Isla Vista Youth Projects recently opened a farm stand at the Isla Vista Children’s Center in partnership with the Veggie Rescue — a nonprofit organization that collects excess produce to redistribute to those in need. The duo aims to address food insecurity within the local community and provide participants with healthy food and recipes.
The food stand is located at 6842 Phelps Road in Goleta, Calif., and is open every first, second and fourth Thursday of each month. The organization also holds food distribution on the third Thursday of every month in partnership with the Santa Barbara County Foodbank.
The foodbank event is located at the Isla Vista Youth Projects (IVYP)’s Family Resource Center and is by appointment only. All produce is free and open to UCSB staff and faculty at both locations.
IVYP Executive Director Lori Goodman said that IVYP — founded in 1971 — aims to address a variety of issues that affect Isla Vista through support and leadership.
“IVYP mitigates the effects of poverty, racism and trauma by providing high-quality, trauma-informed childcare, comprehensive, culturally sensitive family support and visionary community leadership,” Goodman said. “Food insecurity is one of the highest needs that we see, and the way we address food insecurity is with a monthly food distribution.”
During remote learning amidst the pandemic, IVYP cooked meals for over 20 local organizations that address food insecurity, employing UC Santa Barbara’s kitchen facilities and staff. At its height, the program served up to 500 families a day.
After the campus returned to in-person instruction, the program sought to find new avenues through which to reduce food insecurity.
“We connected with this organization called Veggie Rescue, which gets the produce that was not sold at the farmer’s markets and its farms and redistributes it to nonprofits,” Special Projects Manager Rachel Manovich explained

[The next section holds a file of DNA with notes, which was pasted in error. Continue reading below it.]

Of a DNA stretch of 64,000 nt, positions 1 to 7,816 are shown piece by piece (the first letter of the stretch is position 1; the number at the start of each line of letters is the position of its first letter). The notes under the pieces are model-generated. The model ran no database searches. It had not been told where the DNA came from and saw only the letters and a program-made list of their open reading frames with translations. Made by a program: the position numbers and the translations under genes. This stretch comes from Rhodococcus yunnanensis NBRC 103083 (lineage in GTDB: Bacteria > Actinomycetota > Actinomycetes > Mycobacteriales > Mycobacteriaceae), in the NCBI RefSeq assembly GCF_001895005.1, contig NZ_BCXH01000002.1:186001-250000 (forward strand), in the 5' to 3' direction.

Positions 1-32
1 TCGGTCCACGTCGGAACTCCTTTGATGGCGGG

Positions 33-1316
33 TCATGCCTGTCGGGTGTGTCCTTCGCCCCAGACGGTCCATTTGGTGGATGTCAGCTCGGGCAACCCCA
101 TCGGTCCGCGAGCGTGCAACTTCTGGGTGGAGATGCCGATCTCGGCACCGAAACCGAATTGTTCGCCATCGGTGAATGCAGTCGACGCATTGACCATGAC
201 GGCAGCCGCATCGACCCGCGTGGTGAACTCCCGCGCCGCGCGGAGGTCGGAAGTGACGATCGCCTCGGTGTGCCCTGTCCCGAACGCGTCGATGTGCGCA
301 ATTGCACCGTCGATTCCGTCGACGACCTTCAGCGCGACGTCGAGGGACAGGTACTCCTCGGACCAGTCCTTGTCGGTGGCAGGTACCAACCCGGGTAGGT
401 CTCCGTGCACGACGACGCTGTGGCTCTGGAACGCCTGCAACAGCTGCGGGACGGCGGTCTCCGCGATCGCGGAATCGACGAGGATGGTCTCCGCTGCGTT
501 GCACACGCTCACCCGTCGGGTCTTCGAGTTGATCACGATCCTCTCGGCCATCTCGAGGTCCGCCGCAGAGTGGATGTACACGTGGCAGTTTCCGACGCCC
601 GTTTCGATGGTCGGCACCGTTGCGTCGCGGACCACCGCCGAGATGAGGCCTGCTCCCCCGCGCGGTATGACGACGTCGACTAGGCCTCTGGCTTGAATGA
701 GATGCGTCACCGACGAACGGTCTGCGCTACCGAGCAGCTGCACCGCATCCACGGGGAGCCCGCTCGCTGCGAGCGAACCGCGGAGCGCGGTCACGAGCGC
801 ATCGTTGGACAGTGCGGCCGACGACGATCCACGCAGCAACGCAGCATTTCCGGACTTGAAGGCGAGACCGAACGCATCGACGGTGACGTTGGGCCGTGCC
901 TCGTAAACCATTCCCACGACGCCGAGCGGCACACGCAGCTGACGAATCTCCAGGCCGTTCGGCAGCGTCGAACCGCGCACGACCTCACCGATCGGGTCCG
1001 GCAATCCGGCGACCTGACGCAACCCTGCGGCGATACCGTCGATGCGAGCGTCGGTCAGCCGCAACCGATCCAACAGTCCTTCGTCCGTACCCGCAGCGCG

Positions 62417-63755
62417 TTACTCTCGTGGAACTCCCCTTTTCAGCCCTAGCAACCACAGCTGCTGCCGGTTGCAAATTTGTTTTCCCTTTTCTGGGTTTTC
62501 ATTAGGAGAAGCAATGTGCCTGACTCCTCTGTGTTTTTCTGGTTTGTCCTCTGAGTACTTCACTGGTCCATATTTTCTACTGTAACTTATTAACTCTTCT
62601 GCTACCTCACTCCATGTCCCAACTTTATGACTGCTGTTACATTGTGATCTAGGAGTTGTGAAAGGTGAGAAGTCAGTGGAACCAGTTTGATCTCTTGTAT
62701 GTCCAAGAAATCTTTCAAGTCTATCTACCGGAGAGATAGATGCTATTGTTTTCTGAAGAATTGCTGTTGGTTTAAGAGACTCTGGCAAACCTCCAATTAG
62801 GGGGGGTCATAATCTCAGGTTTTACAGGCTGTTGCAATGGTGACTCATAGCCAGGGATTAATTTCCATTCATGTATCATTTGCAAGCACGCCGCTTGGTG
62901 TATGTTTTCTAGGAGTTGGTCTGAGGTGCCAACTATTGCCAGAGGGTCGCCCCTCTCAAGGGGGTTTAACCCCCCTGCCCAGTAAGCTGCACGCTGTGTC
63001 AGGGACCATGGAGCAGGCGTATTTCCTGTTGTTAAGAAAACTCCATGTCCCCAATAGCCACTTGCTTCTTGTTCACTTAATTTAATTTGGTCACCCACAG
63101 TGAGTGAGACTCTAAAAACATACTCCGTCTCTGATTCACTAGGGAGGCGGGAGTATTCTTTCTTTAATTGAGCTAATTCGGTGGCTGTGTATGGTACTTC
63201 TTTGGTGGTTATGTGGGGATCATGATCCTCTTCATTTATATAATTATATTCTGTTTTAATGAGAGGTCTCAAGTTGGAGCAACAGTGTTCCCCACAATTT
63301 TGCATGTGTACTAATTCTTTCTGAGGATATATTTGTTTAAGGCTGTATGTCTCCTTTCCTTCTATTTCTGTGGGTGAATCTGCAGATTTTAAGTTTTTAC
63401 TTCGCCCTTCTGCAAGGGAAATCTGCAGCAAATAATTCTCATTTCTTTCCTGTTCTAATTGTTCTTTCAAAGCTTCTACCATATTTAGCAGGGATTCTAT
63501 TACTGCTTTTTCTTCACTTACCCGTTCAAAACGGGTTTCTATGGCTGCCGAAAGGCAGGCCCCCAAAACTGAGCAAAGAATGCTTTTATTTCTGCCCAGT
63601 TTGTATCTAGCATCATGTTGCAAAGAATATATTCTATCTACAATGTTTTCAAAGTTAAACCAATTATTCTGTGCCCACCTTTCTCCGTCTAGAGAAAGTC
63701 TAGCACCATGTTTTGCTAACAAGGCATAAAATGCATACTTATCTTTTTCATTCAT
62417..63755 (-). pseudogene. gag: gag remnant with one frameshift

Diana O’Connell, the executive director of Veggie Rescue, described the organization as a “food rescue” nonprofit that receives food from farmer partners, food distribution companies and wholesalers and redistributes it in an effort to prevent food waste and feed local communities.
“We distribute to over 60 nonprofits in the county, and almost 20% of the food we distribute goes to nonprofits in … the Santa Barbara area and Goleta and Isla Vista,” O’Connell said. “We offer whatever the farmers are growing; it’s very natural and seasonal.”
O’Connell connected with Manovich through a county-wide workgroup, and after learning more about the IVYP’s food distribution program, the two organizations began to work together.
“We’re always looking for programs that are basically connecting with people in the communities that need food assistance, and so whenever we find someone that has a good program, we will route some of the rescued food to them,” O’Connell said.
Manovich said that recipients use a variety of transportation methods to arrive at the vegetable stand, and that groups of people who arrive have been diverse and plentiful.
“We found that people come. People will walk, people will bike, people drive, people pick up for elderly people and themselves. So it’s been kind of really fun to see the different groups that actually come. And we serve a lot of people,” Manovich said.
In 2020, 2,333 pounds of food were donated to the Isla Vista Youth Projects, and in 2021, that number jumped to 16,303 pounds. So far this year, the organization has received 2,643 pounds. In total, the group received 21,279 pounds of food, which equals about 17,662 meals and is worth about $37,238.